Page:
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Since the Host handles all damage calculation, then the Host also handles all damage-related events. This means that any Trinkets with special effects relating to dealing or receiving damage can only be triggered on the Host side, which becomes a problem when the Client player is using them. I had to make special cases for various Trinkets for these events, where the Host handles all of those events for the Client’s Trinkets and sends updates to the Client to keep the Trinkets synced. Surprisingly, about 50-60 % of all of the Trinkets’ special effects work without having to sync them between the players since Trinkets on both players systems have exactly the same stats and behaviour.

This was my first time ever making an online game. The biggest lesson I learned from this experience is that if you're not planning the game for Online mode from the very start, you're going to run into a lot of problems. I had to rework some systems regarding Spells and status effects’ damage and event tracking in order to have it sync up between two players over the network without having to send huge amounts of data. I would still like to add a way for players to join each other directly, assuming they know the Host’s IP address and have their port settings in order. This way more tech-savvy gamers can benefit from lower time lag and play the game even if Photon servers are down for maintenance. I think the game could still save a lot of bandwidth with some smarter netcode.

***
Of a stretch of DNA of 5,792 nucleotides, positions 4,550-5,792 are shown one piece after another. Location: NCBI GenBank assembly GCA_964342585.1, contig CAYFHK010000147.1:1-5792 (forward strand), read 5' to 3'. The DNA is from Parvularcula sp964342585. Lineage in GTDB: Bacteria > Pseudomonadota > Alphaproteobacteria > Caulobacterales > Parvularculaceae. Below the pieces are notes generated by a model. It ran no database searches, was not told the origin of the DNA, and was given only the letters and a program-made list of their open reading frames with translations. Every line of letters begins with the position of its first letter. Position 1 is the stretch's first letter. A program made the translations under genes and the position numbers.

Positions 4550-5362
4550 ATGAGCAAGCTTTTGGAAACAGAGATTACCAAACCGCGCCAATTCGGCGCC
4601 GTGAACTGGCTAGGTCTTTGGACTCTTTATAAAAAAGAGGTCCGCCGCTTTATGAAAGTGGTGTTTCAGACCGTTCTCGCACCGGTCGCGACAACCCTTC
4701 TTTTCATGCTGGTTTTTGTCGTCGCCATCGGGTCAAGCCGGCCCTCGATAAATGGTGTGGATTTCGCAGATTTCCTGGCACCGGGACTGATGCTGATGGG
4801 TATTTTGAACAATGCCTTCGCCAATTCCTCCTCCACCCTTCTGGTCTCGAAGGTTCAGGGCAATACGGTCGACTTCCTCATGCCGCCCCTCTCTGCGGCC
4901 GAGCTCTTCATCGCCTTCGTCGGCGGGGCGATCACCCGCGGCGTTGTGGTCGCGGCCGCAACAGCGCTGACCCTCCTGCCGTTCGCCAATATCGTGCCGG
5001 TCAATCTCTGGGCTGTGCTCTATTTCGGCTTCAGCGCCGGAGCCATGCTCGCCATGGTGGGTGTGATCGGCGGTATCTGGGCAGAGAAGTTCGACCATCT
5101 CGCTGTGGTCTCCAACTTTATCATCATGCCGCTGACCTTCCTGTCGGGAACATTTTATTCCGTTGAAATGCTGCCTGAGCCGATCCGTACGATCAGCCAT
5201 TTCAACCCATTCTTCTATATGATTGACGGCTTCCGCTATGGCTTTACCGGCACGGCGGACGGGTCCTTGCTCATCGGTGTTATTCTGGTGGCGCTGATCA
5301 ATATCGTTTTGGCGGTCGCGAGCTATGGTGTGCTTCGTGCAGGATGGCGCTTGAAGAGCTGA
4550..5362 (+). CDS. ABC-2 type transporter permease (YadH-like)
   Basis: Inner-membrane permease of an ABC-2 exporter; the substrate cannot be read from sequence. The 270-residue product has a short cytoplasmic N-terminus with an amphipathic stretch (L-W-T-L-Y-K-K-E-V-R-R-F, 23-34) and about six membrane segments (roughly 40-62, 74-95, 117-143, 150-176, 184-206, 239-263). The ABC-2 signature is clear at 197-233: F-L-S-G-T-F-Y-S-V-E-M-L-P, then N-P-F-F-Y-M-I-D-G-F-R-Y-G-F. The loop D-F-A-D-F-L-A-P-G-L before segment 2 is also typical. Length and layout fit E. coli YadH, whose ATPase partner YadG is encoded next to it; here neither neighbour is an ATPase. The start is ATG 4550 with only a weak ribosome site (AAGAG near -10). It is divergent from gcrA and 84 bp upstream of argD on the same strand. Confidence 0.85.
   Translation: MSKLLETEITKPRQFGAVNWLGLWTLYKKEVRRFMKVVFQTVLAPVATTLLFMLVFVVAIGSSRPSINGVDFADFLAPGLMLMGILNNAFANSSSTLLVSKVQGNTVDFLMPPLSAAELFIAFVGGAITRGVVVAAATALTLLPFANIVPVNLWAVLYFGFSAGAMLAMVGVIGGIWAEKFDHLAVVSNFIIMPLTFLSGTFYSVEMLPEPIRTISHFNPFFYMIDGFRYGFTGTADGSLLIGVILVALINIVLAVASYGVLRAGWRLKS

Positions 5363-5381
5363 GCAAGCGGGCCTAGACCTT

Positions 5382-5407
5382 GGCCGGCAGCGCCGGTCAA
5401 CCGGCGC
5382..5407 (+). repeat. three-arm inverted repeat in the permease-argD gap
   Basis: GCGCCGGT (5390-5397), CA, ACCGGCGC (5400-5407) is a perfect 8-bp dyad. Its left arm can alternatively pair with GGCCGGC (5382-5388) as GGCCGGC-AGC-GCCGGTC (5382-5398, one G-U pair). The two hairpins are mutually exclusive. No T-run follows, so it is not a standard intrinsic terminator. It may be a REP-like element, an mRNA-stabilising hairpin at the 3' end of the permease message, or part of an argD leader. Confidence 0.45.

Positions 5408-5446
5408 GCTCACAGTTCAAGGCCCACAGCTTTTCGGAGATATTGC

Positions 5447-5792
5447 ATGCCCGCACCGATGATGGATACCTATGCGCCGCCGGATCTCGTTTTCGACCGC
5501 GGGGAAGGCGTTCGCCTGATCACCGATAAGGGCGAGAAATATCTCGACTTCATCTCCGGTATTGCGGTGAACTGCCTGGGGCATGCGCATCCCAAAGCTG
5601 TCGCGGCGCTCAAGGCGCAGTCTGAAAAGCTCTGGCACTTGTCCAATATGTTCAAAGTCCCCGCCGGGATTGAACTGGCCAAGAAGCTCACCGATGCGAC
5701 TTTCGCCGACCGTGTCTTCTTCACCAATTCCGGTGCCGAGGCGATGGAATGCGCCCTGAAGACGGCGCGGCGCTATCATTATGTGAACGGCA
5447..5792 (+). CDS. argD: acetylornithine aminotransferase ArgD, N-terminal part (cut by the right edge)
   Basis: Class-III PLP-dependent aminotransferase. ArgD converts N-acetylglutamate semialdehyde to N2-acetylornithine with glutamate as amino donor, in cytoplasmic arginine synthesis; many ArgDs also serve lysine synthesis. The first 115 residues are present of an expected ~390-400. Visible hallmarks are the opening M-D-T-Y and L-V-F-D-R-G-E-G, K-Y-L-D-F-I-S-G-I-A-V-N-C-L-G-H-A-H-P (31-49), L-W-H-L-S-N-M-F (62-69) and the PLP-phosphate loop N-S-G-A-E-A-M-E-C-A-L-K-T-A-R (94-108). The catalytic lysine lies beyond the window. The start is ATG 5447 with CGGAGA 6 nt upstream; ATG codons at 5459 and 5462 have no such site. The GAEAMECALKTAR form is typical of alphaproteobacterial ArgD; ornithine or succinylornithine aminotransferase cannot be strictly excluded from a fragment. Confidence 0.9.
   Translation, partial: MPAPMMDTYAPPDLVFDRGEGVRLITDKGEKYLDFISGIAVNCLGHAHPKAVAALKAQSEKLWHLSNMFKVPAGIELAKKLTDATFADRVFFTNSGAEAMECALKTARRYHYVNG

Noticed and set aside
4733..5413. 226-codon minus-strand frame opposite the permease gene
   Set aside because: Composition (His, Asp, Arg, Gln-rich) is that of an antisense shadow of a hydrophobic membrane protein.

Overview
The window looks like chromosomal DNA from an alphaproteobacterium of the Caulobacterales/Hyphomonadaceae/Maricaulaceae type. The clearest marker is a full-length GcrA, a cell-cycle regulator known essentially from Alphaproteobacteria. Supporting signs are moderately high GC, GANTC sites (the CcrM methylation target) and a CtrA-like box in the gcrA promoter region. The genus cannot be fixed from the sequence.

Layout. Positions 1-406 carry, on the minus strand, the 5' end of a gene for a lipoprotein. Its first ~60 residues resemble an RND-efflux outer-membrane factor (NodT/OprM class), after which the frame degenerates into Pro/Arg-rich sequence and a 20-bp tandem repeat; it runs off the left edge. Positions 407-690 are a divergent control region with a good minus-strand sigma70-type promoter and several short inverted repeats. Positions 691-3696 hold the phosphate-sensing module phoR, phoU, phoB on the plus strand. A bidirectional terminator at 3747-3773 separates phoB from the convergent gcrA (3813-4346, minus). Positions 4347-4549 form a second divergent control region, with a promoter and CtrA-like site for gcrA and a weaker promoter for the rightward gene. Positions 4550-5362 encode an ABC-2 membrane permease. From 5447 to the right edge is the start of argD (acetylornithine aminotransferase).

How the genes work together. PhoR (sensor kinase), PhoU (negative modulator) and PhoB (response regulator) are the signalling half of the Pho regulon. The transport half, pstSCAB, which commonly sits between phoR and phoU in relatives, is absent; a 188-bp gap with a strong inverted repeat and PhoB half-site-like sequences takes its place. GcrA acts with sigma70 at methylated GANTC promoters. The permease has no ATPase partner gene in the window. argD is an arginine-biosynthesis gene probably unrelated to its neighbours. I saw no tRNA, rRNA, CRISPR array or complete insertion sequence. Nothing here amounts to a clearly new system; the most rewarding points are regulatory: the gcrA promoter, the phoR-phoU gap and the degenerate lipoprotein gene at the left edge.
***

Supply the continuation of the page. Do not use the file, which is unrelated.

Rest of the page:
In case you have any problems with the current state of Online Co-Op, let us know on our Steam forums.


Thanks to Ilkka for this issue Crusher Chronicles! Follow us on Twitter or Facebook (or, what the heck, both!) for hot MCE news.